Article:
|OLIVIA THERESA IBARRA [#71307], 47, of Long Beach was
suspended for two years, stayed, placed on two years of probation with a 120-day actual
suspension and until she makes restitution, and was ordered to comply with rule 955. If
the actual suspension exceeds two years, she must prove her rehabilitation. The order took
effect July 17, 1998.
In a default hearing, the State Bar Court found that Ibarra
committed acts of misconduct in two cases.
In the first matter, she was hired by a high tech firm to obtain a labor certification
and change of visa status for an immigrant the company wished to hire as an engineer.
Because the company could not find qualified workers, it stressed the urgency of quick
action by Ibarra.
She told the company she filed the application. After numerous phone calls and written
communications, she asked for additional documents, which the company sent immediately.
After more unanswered phone calls, the company sought a status report, the return of
some documents and a refund. Ibarra finally submitted the required documents to the INS,
but never responded to any other requests by the company. The company eventually obtained
verbal approval to hire the engineer.
The State Bar Court found that Ibarra failed to communicate with clients, perform legal
services competently, refund fees or return files. She also did not respond to State Bar
inquiries about the matter.
The court made a similar finding in a second case in which Ibarra abandoned clients who
hired her to handle an immigration matter. She was asked to obtain visa extensions and
convert the status of her clients from vistors to non-quota resident aliens, as well as to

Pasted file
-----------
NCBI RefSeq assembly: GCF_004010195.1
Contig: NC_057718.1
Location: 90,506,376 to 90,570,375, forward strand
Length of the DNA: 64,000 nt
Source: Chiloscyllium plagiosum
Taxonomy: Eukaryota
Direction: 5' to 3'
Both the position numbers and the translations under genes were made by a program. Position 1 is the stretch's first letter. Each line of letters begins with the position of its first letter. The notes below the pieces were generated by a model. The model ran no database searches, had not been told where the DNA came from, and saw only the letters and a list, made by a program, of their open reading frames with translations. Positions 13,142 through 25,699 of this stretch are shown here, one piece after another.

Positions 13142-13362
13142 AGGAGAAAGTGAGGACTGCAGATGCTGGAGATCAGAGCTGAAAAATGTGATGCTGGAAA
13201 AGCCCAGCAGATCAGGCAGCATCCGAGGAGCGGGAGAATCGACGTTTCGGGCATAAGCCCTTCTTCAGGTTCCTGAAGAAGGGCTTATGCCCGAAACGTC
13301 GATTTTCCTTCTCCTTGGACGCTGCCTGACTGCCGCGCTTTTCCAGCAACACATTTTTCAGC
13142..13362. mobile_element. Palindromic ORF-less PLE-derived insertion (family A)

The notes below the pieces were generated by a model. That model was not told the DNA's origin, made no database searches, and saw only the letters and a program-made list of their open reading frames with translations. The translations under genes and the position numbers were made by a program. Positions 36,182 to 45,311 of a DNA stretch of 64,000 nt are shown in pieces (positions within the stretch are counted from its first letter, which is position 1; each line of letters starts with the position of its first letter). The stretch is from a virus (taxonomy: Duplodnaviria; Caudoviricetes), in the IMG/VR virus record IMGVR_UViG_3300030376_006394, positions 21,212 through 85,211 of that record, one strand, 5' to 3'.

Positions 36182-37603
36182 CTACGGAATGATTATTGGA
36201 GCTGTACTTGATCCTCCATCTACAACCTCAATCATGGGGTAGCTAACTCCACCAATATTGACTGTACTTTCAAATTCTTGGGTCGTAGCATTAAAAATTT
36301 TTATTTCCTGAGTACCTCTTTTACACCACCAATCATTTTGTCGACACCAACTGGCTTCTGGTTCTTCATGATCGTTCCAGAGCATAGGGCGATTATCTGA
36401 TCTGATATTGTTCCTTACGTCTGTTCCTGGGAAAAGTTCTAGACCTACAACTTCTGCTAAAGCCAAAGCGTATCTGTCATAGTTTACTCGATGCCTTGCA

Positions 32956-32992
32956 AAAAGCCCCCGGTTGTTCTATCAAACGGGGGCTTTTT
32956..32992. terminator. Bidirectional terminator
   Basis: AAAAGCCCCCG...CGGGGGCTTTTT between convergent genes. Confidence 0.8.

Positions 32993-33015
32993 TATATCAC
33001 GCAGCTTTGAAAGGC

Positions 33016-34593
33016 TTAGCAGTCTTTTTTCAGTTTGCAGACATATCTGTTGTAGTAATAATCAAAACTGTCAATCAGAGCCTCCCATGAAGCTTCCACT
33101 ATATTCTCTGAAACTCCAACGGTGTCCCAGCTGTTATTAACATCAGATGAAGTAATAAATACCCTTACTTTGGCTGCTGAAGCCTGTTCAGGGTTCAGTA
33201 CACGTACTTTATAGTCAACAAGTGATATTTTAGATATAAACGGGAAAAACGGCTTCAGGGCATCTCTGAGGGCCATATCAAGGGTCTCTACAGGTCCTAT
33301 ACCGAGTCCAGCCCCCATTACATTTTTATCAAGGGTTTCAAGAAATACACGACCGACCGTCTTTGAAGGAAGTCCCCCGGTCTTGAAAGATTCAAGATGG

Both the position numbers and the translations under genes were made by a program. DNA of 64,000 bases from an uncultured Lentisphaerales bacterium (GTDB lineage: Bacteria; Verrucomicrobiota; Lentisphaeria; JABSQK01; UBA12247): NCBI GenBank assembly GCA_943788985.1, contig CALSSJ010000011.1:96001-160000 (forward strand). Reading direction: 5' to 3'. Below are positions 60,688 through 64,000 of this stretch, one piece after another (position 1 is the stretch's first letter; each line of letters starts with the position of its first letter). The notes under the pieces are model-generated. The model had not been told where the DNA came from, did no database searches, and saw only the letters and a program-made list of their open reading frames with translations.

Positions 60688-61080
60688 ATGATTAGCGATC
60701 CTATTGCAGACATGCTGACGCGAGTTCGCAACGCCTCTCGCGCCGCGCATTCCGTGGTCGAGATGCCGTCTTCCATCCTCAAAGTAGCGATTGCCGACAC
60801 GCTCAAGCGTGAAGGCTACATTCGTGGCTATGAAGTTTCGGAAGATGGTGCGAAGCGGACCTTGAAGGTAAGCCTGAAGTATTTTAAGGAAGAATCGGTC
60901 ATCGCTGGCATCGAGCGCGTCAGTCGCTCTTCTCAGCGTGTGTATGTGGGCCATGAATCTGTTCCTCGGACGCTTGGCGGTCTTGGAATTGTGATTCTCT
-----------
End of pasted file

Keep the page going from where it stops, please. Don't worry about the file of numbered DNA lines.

obtain permission for one of the clients to be employed pending the change in status.
The clients paid Ibarra $1,500 and provided documents including birth certificates,
passports, a marriage certificate, passport photographs and fingerprint cards.
Despite the clients' requests, Ibarra never returned their documents or refunded their
Ibarra also was disciplined earlier last year for similar misconduct, involving failure
to complete a client's immigration case. In that matter, she was placed on probation and
given an actual 30-day suspension.
JOHN MICHAEL BROWN [#38995], 57, of Pleasanton was suspended for one
year, stayed, and placed on two years of probation with an actual 60-day suspension. The
order took effect July 17, 1998.
Both the State Bar and Brown sought review of a State Bar Court hearing judge's 1996
decision that found Brown responsible for three disciplinary violations in a single
matter. The court found that he failed to perform legal services competently or
communicate with his client, and he misrepresented the status of the case to his client.
Bar prosecutors asked for longer probation and a lengthier suspension, while Brown
sought a reduction of both. The bar court's review department rejected all of the bar's
contentions, all but one of Brown's contentions, and upheld the hearing judge.
Brown's problems resulted from his representation of a client to handle the client's
mother's wrongful death and a medical malpractice action.
Brown did not prosecute the lawsuit within four and a half years after filing it.
He did not file a request to set a trial date, despite his promises to his client that
he would do so. After four letters and numerous telephone calls from the client, Brown
finally asked his paralegal to draft and send to the hospital a joint status report. The
hospital's attorney refused to sign and return the report because Brown did not cooperate
with the hospital's efforts to obtain all his client's mother's medical records.
During his client's deposition, Brown agreed that the medical records would be
provided. However, he never asked his client to sign a release and never produced the
Eventually, the superior court dismissed the suit, finding that Brown had not exercised
due diligence to expedite the case, and that he had done very little work that was not
prompted by the defense.
Brown denied responsibility for his failure to prosecute the case, citing fast track
problems, placing blame for some of his actions on his paralegal, and blaming the opposing